Mission Mom and Nurse
Sister Hansen shared how she learned to be a quasi-registered nurse being the defacto first line of medical care for nearly two hundred missionaries. She learned to give shots and maintained a small pharmacy of medicines for the missionaries since there were often no pharmacies near where the missionaries lived. Because she had seven children, she generally knew when someone needed to go see a doctor.
Since the Philippines has a Christian foundation and background, Filipinos loved their Bible and quickly learned to love the Book of Mormon as well. The Hansen’s shared a story of a member that lived in a remote island and hadn’t had contact with members of the Church for over twelve years; however, he had his Book of Mormon which he read daily, often by candlelight. Because the main theme of the Book of Mormon is Christ, his faith never wavered.
Dinner with Special Missionaries
I’ve shared with you several times how I’ve randomly bumped into Elder Aaron Bliss, a missionary from our home town in El Dorado Hills, CA. After bumping into him again a few weeks ago just outside of our local Barangay near we we live and then sharing my chance meeting with Elder Bliss and his missionary companion, on one of my evening walks, Marcia immediately called the Quezon City Mission Home/Office to get his phone number and invited him and his companion over for dinner at our humble apartment.
Bumping into Elder Bliss as he was walking home through Eastwood City (where we live) on a Sunday evening
Elder Bliss and his companion (who had been on his mission for four days) bumped into me on one of my evening walks
The missionaries at our home after a gourmet chicken and rice dinner prepared by Master Chef Marcia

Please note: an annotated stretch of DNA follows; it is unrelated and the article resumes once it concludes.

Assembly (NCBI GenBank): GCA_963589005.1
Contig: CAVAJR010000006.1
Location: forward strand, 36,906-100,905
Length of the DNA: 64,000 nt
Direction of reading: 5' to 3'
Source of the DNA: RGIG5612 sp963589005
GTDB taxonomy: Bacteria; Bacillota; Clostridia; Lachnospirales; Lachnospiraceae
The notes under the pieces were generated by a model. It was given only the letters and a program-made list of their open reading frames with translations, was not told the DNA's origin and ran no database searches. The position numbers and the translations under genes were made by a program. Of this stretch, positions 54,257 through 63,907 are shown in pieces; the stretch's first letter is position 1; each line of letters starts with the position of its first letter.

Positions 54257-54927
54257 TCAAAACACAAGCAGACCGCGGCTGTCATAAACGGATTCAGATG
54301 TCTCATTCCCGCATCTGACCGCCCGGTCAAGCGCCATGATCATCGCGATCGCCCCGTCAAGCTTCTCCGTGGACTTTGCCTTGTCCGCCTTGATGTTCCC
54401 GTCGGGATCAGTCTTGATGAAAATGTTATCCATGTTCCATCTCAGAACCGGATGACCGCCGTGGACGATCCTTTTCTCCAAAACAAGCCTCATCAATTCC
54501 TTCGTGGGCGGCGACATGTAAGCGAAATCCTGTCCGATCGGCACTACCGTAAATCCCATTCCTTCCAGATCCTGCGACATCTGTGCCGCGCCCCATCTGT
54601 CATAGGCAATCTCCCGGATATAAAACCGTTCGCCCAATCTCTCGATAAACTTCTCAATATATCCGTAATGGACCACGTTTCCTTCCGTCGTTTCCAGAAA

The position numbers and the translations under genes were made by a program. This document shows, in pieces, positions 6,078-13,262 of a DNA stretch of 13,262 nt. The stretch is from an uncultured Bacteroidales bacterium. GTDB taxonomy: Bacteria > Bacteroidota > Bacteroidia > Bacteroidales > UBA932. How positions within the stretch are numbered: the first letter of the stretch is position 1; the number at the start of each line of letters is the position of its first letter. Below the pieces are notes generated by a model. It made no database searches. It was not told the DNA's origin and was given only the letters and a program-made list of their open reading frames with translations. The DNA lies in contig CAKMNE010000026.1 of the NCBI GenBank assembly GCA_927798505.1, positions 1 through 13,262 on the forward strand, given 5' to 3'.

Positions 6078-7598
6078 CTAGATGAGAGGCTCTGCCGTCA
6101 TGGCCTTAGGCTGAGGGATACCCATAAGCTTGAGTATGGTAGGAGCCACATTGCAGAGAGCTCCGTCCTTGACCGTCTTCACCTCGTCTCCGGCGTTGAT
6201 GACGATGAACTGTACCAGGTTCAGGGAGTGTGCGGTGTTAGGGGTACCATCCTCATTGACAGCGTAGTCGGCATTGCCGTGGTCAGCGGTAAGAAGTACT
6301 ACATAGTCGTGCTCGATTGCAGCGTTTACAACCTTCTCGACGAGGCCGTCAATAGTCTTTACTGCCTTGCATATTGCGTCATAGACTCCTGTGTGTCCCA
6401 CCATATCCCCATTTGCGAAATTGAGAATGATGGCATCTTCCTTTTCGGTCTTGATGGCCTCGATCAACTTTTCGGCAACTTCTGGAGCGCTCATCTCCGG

Things I continue to learn about the Philippines….
Laborers works 10+ hours during the day and another crew takes over for 10+ hours to work the night shift
I walk for several miles each evening or in the early morning. The other night I was walking by a condominium community. There was a soccer field that was being upgraded with new artificial turf and a rather sophisticated drainage system. I had been walking by this field for a few weeks. As I walked by the soccer field on this evening, the ground (prior to laying the actual artificial turf) was being prepared for more artificial turf to be laid.
In other countries, a soccer field ground might be leveled and prepared for the laying of the turf with a front end loader tractor. Here in the Philippines at this soccer field, there were laborers working using buckets to carry dirt from piles of new dirt across the field and dumping it and then leveling out the dirt by hand. Since labor is not an expensive component of a construction job in the Philippines like it might be in other countries, many projects like this is less expensive to have people do much of the work rather than using machines.
Thought for the day: Coincidences are God’s way of remaining anonymous.
Scriptural Thought: Thou shall be favored of the Lord because thou hast not murmured. 1 Ne 3:6